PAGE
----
Rashad Shabaka-Burns, director of the Office of Probation Services, describes this change in client services. “The goal is to change lives and, in turn, to strengthen our communities.” Providing positive incentives and making people successful in meeting their financial obligations is part of that. They address barriers to payment in child support enforcement by providing options, such as alternative collection of funds and compliance with community service orders. Because communication can foster better understanding, the Office of Probation Services also has an ombudsman unit to share the message about this shifted probation philosophy with those in the community to build public confidence.2
In Athens-Clarke County Georgia, the probation department also undertook a shift when the pandemic struck. They turned to remote reporting for probationers and pretrial participants. As compliance with ordered community service is used in lieu of confinement or fines, it was problematic when in-person community service opportunities at government offices and nonprofits were suddenly curtailed. To resolve this, Project Hope was born. Over a hundred active status pretrial participants and probationers made cloth masks as part of their community service. The followed a design and instructions in English and Spanish to create their handiwork. By the end of June, they made 2,353 masks, which were sent to local hospitals, retirement homes, nonprofits, small businesses, the courts, and Athens-Clarke County government employees. The chief probation officer, Dale Allen, says it best, “This project became the story of people who were not in a great position. They had to do something for the community because of a mistake they made. They chose a project that can actually save lives. . . . Every one of these folks from all walks of life, all races, genders . . . stepped up and became heroes in my book.” Masks made by those involved in this project continue to arrive in the mail as part of this shift to remote community service.3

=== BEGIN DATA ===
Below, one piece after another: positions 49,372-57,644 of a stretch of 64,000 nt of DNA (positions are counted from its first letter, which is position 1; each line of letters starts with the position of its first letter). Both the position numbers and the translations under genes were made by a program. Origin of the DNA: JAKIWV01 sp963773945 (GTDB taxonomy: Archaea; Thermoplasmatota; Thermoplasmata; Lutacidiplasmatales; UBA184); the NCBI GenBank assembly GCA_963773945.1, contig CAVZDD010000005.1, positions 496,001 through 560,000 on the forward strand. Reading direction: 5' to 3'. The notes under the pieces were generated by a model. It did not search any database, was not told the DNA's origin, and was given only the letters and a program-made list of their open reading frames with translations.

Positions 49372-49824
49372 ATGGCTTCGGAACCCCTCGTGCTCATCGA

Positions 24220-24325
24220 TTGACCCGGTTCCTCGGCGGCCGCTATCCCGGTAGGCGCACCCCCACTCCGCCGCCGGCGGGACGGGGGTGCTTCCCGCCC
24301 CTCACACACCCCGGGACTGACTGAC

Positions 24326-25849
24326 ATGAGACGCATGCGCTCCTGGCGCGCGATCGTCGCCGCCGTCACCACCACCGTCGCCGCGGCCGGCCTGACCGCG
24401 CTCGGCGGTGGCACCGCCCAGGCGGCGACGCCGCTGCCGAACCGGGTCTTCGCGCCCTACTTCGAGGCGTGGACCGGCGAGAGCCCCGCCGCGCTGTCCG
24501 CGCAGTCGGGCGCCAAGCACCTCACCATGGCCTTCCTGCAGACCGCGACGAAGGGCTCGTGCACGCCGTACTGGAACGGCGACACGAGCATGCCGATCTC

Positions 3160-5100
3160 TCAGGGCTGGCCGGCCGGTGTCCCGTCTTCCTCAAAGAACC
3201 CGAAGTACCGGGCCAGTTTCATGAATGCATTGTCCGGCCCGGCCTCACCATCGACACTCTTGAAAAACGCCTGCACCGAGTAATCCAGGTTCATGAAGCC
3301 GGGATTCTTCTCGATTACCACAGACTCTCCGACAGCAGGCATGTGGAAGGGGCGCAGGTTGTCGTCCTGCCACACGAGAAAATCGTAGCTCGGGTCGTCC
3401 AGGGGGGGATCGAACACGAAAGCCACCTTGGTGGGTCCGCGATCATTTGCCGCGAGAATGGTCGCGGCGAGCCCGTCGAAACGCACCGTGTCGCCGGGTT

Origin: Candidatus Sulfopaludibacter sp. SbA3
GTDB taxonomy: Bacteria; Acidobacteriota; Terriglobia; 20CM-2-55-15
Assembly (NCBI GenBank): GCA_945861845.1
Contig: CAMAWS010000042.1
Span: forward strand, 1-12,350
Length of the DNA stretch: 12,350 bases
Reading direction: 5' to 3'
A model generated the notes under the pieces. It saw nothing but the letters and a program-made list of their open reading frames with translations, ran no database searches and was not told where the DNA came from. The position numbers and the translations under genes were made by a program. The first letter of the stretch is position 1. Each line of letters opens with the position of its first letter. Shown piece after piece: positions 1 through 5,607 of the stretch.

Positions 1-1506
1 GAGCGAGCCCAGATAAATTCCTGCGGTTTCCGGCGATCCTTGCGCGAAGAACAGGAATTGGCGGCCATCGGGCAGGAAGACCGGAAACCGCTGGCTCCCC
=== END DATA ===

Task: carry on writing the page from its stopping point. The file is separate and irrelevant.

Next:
Hoping for a better outcome and communicating about it is a powerful thing. It helps quell fear. Courts are part of this story, although it often goes untold outside our community. I hope you’ll add your own story and be proud of the opportunities for change you create in the lives you touch. Even—or maybe especially—at times when people are in crisis. Every day at court may be the most important day in someone’s life.
With gratitude for the important work you do,
- “It’s ‘Personal’: Drug Court Participant Cooks Meals for Homeless During Pandemic,” New Jersey Courts, April 28, 2020, https://www.njcourts.gov/pressrel/2020/pr042820a.pdf.
- “A Look at the Changing Philosophy of Probation Services in New Jersey,” New Jersey Courts, June 23, 2020.
- “Project Hope,” by Dale Allen, Chief Probation Officer, Athens-Clarke County Probation Services.